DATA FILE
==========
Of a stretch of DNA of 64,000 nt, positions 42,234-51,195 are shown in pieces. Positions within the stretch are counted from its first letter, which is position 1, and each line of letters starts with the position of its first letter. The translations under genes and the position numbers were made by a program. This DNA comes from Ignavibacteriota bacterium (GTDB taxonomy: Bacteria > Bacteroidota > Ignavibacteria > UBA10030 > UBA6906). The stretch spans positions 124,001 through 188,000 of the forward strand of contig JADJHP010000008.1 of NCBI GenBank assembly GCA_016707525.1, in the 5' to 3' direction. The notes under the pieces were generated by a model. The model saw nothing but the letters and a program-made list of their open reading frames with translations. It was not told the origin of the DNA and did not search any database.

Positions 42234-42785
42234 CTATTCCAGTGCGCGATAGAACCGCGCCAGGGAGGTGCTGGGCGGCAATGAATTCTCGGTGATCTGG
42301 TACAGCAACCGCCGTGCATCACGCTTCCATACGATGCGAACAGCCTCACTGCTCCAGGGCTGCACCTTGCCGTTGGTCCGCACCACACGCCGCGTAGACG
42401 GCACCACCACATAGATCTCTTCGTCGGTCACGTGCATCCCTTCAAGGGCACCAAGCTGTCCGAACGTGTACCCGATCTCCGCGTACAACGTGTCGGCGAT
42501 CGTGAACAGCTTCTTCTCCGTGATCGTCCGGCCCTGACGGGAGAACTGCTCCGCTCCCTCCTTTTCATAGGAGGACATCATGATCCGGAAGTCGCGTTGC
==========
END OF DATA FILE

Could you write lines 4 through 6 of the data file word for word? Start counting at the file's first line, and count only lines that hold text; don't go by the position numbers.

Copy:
42301 TACAGCAACCGCCGTGCATCACGCTTCCATACGATGCGAACAGCCTCACTGCTCCAGGGCTGCACCTTGCCGTTGGTCCGCACCACACGCCGCGTAGACG
42401 GCACCACCACATAGATCTCTTCGTCGGTCACGTGCATCCCTTCAAGGGCACCAAGCTGTCCGAACGTGTACCCGATCTCCGCGTACAACGTGTCGGCGAT
42501 CGTGAACAGCTTCTTCTCCGTGATCGTCCGGCCCTGACGGGAGAACTGCTCCGCTCCCTCCTTTTCATAGGAGGACATCATGATCCGGAAGTCGCGTTGC